January 16th, 2020

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I Love the Bones of You: My Father And The Making Of Me, by Christopher Eccleston

Second paragraph of third chapter:
The first thing I committed to memory wasn't the lines of a play, it was the names of the Busby Babes. There was a drawer in my mum and dad's bedroom and whenever I got the chance I'd go rooting. I'd find sets of false teeth, ties, photos, watches, United programmes, leather lighters from the '70s, all sorts. It was fascinating. Boredom was our ally back then — we had nothing else to do so exploring the house was an inevitability.
This was the last book I finished in 2019, and the best of the Doctor Who biographies and autobiographies that I read last year (the others were by or about John Leeson, Mary Tamm (v1, v2), Robert Holmes, Matthew Waterhouse, Peter Davison and Andrew Cartmel). There's actually not all that much in it about Eccleston's performance as the Ninth Doctor. He devotes a short chapter to it, praising Russell T. Davies, Steven Moffatt, Euros Lyn and Billie Piper, and I guess letting his silence speak for the rest. He bookends that chapter with the experience of watching his own stories with his own young children, fifteen years on, which I found a very effective device to tell what the show now means to him. I'm looking forward to seeing him at Gallfrey One next month.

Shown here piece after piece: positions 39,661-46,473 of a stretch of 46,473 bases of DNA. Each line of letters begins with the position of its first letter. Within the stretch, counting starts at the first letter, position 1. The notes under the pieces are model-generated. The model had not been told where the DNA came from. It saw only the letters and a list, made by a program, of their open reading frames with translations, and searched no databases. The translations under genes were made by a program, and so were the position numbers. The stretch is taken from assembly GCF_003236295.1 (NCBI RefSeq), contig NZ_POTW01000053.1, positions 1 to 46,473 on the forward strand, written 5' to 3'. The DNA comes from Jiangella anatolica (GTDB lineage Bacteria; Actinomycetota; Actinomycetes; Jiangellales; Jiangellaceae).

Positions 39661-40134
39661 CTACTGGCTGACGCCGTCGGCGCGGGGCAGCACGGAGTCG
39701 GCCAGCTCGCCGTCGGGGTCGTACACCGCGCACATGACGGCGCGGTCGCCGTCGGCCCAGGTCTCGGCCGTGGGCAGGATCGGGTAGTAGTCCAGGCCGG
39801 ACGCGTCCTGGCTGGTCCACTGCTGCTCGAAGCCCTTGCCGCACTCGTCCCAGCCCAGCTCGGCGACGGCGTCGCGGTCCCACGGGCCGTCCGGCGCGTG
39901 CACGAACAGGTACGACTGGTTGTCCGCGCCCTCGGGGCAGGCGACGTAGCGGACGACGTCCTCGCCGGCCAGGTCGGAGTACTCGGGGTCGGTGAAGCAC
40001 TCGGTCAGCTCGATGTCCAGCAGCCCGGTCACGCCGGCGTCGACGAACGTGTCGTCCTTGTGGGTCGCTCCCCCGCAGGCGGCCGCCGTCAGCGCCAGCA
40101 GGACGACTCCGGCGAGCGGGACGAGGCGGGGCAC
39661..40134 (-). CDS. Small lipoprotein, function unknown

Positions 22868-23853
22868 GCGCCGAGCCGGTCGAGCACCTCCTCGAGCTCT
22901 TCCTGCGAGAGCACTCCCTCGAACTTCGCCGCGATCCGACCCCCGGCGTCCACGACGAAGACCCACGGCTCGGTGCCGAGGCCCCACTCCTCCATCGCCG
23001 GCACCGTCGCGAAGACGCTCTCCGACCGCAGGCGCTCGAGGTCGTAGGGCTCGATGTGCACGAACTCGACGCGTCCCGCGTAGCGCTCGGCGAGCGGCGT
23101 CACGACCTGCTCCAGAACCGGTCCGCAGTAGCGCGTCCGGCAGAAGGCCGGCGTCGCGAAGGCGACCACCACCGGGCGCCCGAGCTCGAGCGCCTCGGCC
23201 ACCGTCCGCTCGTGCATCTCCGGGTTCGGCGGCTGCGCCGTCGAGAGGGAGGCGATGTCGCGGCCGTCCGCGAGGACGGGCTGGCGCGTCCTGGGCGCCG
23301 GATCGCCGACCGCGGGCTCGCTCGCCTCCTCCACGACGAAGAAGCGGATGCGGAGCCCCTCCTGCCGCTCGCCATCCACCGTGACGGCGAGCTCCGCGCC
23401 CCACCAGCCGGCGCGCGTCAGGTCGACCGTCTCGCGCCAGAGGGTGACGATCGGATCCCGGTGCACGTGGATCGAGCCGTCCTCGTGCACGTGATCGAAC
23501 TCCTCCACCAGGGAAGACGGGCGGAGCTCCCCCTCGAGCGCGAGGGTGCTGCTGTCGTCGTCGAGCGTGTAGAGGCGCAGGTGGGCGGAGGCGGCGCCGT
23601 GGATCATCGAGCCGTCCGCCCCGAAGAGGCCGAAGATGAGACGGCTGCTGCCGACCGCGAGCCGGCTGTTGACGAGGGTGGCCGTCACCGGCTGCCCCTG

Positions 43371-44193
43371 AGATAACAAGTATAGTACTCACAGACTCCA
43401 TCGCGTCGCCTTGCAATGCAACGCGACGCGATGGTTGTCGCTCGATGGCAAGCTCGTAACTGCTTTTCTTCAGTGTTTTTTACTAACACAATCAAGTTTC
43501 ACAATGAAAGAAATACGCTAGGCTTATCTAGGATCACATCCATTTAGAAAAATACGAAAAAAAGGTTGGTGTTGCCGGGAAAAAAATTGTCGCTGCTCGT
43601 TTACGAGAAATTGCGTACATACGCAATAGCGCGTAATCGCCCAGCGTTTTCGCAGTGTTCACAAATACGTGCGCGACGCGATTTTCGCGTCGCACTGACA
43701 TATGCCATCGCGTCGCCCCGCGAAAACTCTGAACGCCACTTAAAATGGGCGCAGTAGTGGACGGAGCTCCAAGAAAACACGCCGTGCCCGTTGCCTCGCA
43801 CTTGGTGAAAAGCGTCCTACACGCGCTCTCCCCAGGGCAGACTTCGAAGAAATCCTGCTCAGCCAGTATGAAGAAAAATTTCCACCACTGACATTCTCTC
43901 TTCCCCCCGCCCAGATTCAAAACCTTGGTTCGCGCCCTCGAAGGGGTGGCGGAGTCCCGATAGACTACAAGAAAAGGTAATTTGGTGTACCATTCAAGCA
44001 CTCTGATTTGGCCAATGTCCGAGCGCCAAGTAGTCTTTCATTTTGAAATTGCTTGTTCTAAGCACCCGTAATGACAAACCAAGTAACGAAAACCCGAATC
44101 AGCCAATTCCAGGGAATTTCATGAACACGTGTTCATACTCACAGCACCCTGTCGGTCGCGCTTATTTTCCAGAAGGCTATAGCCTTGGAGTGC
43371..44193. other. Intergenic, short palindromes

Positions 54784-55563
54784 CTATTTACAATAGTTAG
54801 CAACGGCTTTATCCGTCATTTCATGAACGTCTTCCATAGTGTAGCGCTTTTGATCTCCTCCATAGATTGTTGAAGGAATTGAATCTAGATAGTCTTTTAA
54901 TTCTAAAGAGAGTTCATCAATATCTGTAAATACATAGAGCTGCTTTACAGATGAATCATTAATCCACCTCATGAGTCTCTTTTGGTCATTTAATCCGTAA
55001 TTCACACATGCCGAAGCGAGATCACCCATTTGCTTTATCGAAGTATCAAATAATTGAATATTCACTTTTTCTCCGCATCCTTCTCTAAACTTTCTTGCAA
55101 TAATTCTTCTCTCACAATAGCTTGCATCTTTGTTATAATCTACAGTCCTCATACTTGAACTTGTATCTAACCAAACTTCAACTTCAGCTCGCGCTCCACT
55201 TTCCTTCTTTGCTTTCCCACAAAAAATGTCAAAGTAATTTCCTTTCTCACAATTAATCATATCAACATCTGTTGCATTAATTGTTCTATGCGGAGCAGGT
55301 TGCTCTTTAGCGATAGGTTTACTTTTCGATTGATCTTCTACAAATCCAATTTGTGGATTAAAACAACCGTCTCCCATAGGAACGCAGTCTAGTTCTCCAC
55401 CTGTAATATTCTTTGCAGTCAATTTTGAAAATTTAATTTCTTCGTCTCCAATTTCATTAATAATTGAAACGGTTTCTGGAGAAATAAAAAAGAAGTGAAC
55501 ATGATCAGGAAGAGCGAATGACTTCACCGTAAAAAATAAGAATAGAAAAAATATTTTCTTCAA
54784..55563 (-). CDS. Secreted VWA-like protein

The guts of the book are about Eccleston's own somewhat tortured soul, and its roots in the life experience of his father, a factory worker whose talents were suffocated by the class-ridden social structures of mid-twentieth century Salford. He goes into moving detail about his own experiences of mental illness and particularly anorexia; it's tough but fascinating to read. He is disarmingly frank about his own failures and successes as an actor; always of course in the context of a profession which is rigged in favour of thin people with posh accents - he forced himself to become thin but could never be posh. Another moving passage describes his relationship with Trevor Hicks, who he portrayed in Hillsborough; the two became friends to the point that Eccleston was Hicks' best man at his wedding. But the most gut-wrenching sections are the passages about his father's gradual descent into dementia, and the consequent slow death of normal family life. The timing of the various incidents is a bit confusing - few dates are given, and we jump around quite a lot in the thirty years of his career; but reading between the lines it looks like his father's sharpest decline coincided with the 2004-05 filming of Doctor Who.

This is not a fluffy book, but it's a very thoughtful one, angry in places and always passionate. You can get it here.